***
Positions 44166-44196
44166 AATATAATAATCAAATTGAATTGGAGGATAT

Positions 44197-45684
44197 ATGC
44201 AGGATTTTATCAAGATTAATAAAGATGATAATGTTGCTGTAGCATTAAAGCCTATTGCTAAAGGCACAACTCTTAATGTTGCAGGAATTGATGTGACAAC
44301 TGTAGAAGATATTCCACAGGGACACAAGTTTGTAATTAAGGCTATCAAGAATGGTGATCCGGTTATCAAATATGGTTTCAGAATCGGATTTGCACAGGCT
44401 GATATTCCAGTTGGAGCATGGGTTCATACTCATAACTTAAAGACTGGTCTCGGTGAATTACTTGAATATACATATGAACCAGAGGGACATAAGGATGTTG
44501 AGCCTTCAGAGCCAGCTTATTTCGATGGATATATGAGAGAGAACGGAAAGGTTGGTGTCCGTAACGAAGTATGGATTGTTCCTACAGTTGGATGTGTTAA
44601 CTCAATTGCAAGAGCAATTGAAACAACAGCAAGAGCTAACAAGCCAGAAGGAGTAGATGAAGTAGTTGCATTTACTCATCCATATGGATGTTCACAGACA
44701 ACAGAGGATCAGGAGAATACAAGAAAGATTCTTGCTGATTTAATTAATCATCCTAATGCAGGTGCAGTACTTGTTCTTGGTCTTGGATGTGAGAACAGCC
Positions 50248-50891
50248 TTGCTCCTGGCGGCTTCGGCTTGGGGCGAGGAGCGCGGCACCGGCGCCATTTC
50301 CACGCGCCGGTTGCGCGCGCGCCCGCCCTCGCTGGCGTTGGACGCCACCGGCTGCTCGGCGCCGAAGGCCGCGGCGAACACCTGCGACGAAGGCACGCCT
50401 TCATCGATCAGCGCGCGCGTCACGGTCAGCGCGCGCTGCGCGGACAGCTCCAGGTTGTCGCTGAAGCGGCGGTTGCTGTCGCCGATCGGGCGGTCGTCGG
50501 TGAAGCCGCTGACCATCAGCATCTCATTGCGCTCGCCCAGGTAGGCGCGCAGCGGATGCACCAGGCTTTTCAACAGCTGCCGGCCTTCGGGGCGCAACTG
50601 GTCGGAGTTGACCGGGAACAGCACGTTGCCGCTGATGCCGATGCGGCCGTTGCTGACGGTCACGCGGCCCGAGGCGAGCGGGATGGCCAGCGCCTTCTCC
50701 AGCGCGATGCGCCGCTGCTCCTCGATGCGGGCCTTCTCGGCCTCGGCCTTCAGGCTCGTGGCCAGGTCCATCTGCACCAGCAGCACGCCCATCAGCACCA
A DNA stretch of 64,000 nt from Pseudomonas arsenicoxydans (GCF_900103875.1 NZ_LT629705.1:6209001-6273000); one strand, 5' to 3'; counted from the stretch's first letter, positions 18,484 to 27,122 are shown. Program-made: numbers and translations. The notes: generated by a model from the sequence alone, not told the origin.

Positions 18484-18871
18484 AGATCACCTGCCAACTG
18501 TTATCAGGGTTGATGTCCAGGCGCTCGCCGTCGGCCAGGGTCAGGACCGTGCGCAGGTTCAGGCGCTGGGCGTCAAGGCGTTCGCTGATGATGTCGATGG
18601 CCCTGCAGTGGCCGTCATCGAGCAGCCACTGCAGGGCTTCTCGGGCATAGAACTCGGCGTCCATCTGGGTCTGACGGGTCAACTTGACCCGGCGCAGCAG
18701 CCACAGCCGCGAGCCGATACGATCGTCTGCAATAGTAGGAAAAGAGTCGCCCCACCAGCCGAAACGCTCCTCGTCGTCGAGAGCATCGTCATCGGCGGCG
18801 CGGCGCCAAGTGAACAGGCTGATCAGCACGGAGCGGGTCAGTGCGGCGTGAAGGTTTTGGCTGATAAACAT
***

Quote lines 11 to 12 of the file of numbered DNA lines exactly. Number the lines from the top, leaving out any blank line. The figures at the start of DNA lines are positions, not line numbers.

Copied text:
Positions 50248-50891
50248 TTGCTCCTGGCGGCTTCGGCTTGGGGCGAGGAGCGCGGCACCGGCGCCATTTC